- Notes by Jai Uttal -

Jai Uttal, disciple of Neem Karoli Baba and Ali Akbar Khan, is one of the pioneers of kirtan music since the beginning of the 1990s. He has released 18 records and has opened up new horizons in the merging of Indian traditions with Western elements in many of them. In 2002 his album Mondo Rama was the first ever kirtan record to receive a Grammy nomination. His blog lets us partcipipate in his thoughts, feelings and experiences as a musician and a devotee. We would like to share excerpts from his blog in a loose series from now on. More from and about Jai Uttal hereJai Uttal.

On this particular day, as I was walking away from the river I heard a horrific racket. A young sadhu, covered with white paste, and wearing a simple cloth around his waist was sitting on a small stone wall, banging cymbals together and screaming Radhe Shyam Radhe Shyam Radhe Shyam€ at the top of his lungs. Instantly my peace€ was shattered. The cymbals seemed louder than the rock concerts I'€™d left back home in the States. And his raspy voice was like sandpaper to the inside of my brain. Where was the blissful India that I loved?

I hurried my steps and tried to get past him without being noticed. But just then, an old old man in orange robes, bent with age, sporting long dreadlocks, stepped out of the little hut adjacent to the path. The young sadhu became stunningly silent as his ancient guru offered me tea and cookies. We sat and sipped the steaming chai, watching the brilliant emerald parrots fly from tree to tree, sinking into a deep, heavenly meditation, listening to the distant strains of kirtan floating on the gentle wind. What peace...

But, as all things must pass, the chai was finished, the cookies were gone, and the old man dismissed me with a soft smile. I pranamed, touched his ancient, cracked feet and continued my walk. At that moment the racket began anew. CLANG CLANG CLANG CLANG!!! The horrible cymbals!!! The hoarse, screaming voice!!!

Oh God, how quickly my inner peace disappeared!

But as I turned around for a last pained look, the magic descended. This old man, who seemed barely able to walk, was dancing in the doorway of his hut. Suddenly his crooked body was filled with the grace and beauty of a young maiden. His delicate swaying hips, his beatific smile, his long flowing hair; the old sadhu had transformed into Radha, the Goddess of Love! And to complete the mysterious change in awareness, the young sadhu'€™s kirtan was now the sound of angels singing. His terrible cymbals had transformed into a divine orchestra of tinkling bells and chimes. My heart stopped beating, tears sprung from my eyes. Here was Radha Rani, dancing her love for Krishna, amidst the gardens of Vrindavan….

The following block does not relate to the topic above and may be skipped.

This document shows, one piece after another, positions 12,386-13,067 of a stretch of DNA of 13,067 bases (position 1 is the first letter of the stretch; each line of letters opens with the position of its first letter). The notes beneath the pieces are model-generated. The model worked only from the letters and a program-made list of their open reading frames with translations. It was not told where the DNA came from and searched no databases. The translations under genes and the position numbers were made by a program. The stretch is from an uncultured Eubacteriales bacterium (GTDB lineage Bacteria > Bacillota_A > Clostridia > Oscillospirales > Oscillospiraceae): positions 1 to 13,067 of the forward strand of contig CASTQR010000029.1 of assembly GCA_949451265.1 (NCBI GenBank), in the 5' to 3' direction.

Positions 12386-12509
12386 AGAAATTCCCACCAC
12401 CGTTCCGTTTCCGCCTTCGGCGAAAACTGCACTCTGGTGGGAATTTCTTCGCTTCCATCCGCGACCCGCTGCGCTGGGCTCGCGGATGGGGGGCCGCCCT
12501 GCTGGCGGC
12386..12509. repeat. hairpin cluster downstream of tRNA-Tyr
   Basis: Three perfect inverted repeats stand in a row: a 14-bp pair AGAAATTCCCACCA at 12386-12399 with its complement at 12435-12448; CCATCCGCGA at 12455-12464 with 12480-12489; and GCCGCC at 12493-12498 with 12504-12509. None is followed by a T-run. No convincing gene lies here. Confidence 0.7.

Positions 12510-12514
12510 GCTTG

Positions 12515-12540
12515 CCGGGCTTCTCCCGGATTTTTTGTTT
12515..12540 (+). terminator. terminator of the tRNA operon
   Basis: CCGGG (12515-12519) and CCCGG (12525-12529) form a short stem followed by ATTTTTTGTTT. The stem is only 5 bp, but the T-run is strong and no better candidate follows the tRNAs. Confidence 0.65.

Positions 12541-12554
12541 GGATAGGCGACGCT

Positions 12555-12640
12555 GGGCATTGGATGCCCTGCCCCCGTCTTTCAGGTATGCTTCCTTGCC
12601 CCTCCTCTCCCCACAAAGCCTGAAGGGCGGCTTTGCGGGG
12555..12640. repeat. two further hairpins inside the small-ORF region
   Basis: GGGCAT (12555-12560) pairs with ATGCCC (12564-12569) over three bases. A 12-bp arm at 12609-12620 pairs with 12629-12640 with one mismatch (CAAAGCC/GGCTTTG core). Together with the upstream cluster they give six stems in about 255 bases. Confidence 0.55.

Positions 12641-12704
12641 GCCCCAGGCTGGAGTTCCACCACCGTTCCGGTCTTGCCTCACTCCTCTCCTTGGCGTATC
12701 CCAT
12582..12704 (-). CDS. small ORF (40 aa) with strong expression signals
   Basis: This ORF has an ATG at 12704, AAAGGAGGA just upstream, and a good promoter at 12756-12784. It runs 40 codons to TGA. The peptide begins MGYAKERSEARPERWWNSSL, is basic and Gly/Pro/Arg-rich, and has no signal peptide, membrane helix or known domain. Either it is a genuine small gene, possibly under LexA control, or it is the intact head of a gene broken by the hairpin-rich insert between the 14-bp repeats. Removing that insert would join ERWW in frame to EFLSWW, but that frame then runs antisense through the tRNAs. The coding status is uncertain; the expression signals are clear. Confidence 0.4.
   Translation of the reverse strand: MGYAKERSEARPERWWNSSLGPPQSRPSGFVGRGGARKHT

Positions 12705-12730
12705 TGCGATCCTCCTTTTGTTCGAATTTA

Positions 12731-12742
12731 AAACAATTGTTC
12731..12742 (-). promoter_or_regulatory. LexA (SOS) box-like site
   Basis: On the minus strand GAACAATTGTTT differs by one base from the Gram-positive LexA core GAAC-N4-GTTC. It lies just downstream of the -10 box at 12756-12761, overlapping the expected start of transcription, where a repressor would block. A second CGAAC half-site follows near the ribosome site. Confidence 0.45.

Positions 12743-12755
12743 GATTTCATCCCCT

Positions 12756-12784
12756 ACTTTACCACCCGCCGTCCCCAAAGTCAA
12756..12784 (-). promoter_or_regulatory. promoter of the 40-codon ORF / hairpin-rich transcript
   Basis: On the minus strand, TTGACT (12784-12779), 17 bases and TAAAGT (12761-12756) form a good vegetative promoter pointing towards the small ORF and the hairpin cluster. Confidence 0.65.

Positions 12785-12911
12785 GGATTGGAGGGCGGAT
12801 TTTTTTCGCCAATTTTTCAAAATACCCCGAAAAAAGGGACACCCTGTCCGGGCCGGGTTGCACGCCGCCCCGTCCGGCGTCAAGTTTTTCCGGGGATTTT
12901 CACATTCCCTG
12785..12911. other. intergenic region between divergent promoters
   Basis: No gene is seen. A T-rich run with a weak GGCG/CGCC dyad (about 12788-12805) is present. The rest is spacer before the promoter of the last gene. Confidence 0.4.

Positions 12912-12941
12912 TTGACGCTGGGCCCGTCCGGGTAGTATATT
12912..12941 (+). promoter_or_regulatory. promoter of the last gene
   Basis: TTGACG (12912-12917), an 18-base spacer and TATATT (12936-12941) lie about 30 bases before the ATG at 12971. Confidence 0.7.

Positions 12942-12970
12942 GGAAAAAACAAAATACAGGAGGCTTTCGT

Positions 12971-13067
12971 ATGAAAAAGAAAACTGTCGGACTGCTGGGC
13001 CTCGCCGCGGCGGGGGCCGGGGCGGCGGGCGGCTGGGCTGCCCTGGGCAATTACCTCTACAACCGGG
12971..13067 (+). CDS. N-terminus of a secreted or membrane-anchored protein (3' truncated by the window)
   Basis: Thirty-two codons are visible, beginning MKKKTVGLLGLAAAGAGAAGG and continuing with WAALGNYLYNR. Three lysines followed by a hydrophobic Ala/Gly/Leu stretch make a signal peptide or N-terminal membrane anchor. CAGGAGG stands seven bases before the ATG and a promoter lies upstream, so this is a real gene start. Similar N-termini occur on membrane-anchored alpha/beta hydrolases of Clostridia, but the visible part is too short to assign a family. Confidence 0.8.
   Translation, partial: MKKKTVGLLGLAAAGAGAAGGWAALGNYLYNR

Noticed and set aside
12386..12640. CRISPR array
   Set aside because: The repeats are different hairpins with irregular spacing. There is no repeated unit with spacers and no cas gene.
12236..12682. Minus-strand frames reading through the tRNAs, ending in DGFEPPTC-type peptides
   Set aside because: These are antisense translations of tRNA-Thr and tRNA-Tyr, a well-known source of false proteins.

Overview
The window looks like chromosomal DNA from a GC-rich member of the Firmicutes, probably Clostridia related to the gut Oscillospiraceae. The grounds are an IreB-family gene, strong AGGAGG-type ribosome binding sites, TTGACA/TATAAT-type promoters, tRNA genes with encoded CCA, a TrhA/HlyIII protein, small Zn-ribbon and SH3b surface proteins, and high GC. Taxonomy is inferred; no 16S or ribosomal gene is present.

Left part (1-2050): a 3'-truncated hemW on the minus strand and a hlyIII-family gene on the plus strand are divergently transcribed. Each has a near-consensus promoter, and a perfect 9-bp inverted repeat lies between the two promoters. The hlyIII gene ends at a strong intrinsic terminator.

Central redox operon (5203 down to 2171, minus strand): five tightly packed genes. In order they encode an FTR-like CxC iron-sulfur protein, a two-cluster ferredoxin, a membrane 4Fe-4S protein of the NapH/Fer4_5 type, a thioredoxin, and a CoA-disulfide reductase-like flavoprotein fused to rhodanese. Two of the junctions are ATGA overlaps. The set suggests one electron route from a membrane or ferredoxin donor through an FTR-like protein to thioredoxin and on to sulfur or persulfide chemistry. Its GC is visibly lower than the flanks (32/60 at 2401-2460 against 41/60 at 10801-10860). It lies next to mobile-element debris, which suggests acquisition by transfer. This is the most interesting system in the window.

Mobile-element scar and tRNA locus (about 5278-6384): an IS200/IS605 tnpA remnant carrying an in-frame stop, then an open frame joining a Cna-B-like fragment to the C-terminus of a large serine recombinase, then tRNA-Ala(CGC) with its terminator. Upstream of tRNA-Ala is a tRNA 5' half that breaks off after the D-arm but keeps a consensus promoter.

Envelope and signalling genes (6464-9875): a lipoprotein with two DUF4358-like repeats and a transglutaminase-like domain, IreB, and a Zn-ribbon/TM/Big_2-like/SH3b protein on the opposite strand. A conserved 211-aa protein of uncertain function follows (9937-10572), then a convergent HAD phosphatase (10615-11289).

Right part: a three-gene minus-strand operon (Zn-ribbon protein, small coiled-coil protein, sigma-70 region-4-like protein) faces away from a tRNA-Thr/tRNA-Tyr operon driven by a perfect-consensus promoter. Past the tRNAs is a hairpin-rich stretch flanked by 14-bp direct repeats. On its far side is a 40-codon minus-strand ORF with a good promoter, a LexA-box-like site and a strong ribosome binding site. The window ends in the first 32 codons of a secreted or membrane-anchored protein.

When it seemed the world would end in an ecstasy of love, the old man simply stepped inside, leaving me to the heat and dust, and the sadhu'€™s cacophonous song. But my mind was quiet and my heart was full as I continued down the path. I had been given yet another reminder to see beyond the surface reality into what is hidden; to trust the perceptions of the heart before those of the judging mind. I had been given a few drops of grace from the vast ocean of Bhakti.

8. Workshops - February - April
- Scene Info -

Workshops are a great opportunity of getting fresh inspiration for the study and practice of Indian instruments, Indian music and Indian dance. We support that! Therefore we publish an overview of current workshops regularly. Details of all workshops are available in our website's network section on the workshop page.

21.02. MANNHEIM: Harmonium Workshop with Gyanroopa Dickbertel
21.02. BERLIN: Harmonium for Beginners with Reina Berger
04.03. - 06.03. BAD MEINBERG: Mantra Singing – A Way to the Heart with Sundaram
18.03. - 20.03. BAD MEINBERG: Harmonium Basics Seminar with Devadas Mark Janku
19.03. - 20.03. STUTTGART: Nada Yoga with Sundaram
27.03. - 03.04. BAD MEINBERG: Mantra Yoga Teacher Training with Sundaram
01.04. - 03.04. BAD MEINBERG: Introduction to Nada Yoga with Anne-Careen Engel
09.04. - 10.04. CH - ZURICH: Harmonium Basics Seminar with Gyanroopa Dickbertel
18.04. - 24.04. SEHLENDORF (Baltic Sea): Dhrupad with the Gundecha-Brothers
29.04. - 01.05. HORUMERSIEL (North Sea): Harmonium Advanced Seminar with Devadas Mark Janku

9. Concerts - February & March
- Scene Info -

Check our concert calender for more detailed information, venues, times and additional dates in 2016!

05.02. BERLIN: Karuna Sagari Venkatachalam - Bharatanatyam Dance
13.02. STUTTGART: Nasir Aziz - Sitar

14.02. STUTTGART: Nasir Aziz - Sitar

25.02. A - LANS: SitarStation
27.02. LANSERHOF: SitarStation
01.03. A - INNSBRUCK: Klaus Falschlunger - Sitar
03.03. BADENWEILER: Indian Air – Sitar Diaries
05.03. AUGSBURG: Satyaa & Pari - Kirtan Concert
12.03. UNNA: Satyaa & Pari - Kirtan Concert
12.03. LORRACH: Indian Air – Sitar Diaries
12.03. DRESDEN: Sundaram & Friends - Mantras / Kirtan
13.03. SELIGENSTADT: Satyaa & Pari - Kirtan Concert
17.03. MUNICH: Pulsar Trio
17.03. A - LANS: Indian Air – Sitar Diaries
18.03. PASSAU: SitarStation
19.03. STUTTGART: Sundaram & Friends - Mantras / Kirtan
26.03. LANSERHOF: Indian Air – Sitar Diaries